The ‘real death panels’

THE ‘REAL DEATH PANELS’…. Arguably the most offensive and outrageous political lie of 2009 was the notion that the Affordable Care Act included “death panels.” It didn’t — the provision in question was a bipartisan measure related to reimbursements for consultations on directives and living wills — but unhinged, right-wing hacks wanted the public to believe bureaucratic bean-counters would start denying care to Americans in need.

We know they were lying. What’s less well known is the fact that something akin to “death panels” actually exist, and not just with insurance company bean-counters who’ve been playing this role for years.

The American Enterprise Institute’s Norm Ornstein explained today that the “real” death panels were created by “Republican administrations in states such as Arizona and Indiana.”

In Arizona, the government headed by Gov. Jan Brewer summarily stopped approving Medicaid payments for many organ transplants in October; one man had a liver virtually snatched away while he waited to go into the operating room. He couldn’t get it unless he came up with $200,000 to pay for the procedure.

In Indiana, the state Medicaid program denied a lifesaving operation last year to a 6-month-old boy who lacked a thymus gland, which generates cells that the body uses to fight infection. The Indiana Family Social Services Administration said the procedure was “experimental” – even though it had been successful in 43 of the 60 cases in which it had been applied. The state twice denied the family’s appeals, but fortunately the publicity caused by this case prodded two health-care companies to pay for the $500,000 operation.

These are real death panels. They are far from the Affordable Care Act’s provision for end-of-life counseling for families to enable them to make rational decisions about their loved ones outside of the awful stress in a hospital or hospice. But these decisions are not being made by evil people reveling in the anguish of patients on Medicaid; they are the result of painful choices made by state governments struggling with a sluggish economy, balanced budget requirements and soaring Medicaid costs. States have to react, and one solution to their constraints is rationing care.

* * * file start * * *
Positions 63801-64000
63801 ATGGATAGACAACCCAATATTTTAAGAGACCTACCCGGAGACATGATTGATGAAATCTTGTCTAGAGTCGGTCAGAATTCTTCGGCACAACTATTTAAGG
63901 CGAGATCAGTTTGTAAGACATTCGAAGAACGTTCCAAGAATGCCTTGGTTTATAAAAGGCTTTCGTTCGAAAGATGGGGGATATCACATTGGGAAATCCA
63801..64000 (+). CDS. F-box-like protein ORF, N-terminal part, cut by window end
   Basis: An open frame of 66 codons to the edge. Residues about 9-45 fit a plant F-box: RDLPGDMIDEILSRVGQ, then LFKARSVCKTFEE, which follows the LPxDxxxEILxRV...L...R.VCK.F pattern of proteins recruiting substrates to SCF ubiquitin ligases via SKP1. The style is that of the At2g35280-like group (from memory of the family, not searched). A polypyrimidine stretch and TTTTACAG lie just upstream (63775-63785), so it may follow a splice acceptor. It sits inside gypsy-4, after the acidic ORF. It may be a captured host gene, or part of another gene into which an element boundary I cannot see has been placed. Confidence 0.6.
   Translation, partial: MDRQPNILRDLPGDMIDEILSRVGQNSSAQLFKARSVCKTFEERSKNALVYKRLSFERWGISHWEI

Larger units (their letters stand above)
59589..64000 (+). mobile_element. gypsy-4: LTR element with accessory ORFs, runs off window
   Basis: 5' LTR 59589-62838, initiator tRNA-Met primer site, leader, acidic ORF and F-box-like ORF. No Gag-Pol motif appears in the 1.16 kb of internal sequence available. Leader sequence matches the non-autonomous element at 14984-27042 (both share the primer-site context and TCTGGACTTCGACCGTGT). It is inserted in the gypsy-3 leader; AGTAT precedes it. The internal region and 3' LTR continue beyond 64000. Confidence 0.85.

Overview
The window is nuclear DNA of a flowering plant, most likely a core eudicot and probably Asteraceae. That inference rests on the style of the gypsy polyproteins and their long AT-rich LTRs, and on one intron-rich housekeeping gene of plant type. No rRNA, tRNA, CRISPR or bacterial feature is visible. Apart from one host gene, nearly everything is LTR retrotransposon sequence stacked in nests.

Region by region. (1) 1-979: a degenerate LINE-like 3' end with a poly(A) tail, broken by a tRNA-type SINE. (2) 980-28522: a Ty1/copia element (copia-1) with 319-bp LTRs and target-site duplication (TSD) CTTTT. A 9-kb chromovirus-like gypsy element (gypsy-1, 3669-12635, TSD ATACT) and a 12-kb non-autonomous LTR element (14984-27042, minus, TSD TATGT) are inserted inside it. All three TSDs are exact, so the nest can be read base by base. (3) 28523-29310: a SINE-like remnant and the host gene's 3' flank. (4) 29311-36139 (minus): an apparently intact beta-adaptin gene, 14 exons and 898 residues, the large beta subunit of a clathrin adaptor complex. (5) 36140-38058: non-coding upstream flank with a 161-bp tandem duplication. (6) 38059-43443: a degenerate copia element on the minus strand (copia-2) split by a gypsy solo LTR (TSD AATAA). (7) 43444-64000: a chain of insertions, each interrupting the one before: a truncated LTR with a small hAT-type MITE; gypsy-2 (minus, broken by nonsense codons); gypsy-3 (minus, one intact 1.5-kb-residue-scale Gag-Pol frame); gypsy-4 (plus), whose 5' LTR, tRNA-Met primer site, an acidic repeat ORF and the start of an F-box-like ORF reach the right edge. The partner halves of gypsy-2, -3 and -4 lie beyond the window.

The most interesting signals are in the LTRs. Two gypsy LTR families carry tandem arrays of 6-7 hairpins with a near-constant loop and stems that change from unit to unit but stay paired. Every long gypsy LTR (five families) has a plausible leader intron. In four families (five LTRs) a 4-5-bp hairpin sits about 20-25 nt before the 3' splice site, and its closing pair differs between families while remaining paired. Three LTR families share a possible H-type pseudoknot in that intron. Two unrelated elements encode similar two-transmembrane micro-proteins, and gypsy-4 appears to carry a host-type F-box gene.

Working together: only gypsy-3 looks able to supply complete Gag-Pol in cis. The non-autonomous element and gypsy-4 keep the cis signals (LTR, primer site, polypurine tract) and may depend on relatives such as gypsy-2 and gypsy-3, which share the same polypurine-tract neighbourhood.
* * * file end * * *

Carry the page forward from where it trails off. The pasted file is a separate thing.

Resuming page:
In other words, the nightmares of conservatives bitterly opposed to health reform are coming true on two fronts, but with zero relation to the reform bill they opposed.

Oddly enough, some of the same right-wing Republicans who were hysterical about “death panels” and “rationing” in 2009 haven’t had much to say about developments in Indiana and Arizona. I wonder why that is.

What’s more, this is a problem that’s likely to get worse this year.

Ornstein added:

The dilemmas of state governments are here now. The same kinds of pressures have been building for years in nearly all public- and private-sector health programs as rising costs have to be met by measures to contain them, which means some form of rationing, whether done by employers, health insurers or others. The Affordable Care Act was spurred by these mounting pressures and included, in one form or another, nearly every idea for containing costs without resorting to the blunt instruments Arizona and Indiana are using.

Those cost-retarding programs and vehicles are near the top of the incoming House Republicans’ hit list for the health-reform legislation. They may want to rethink their repeal efforts even as their counterparts in states are rationing up a storm.

Right. Throughout the debate over health care reform, Republicans said the initiative didn’t do enough to cut costs, and would instead lead to things like rationing and “death panels.” More than a year later, those identical Republicans want to reverse Democratic efforts to cut costs, while cheering on states that are already rationing and implementing their own versions of “death panels.”

And for the incoming House GOP majority, there’s no contradiction here at all.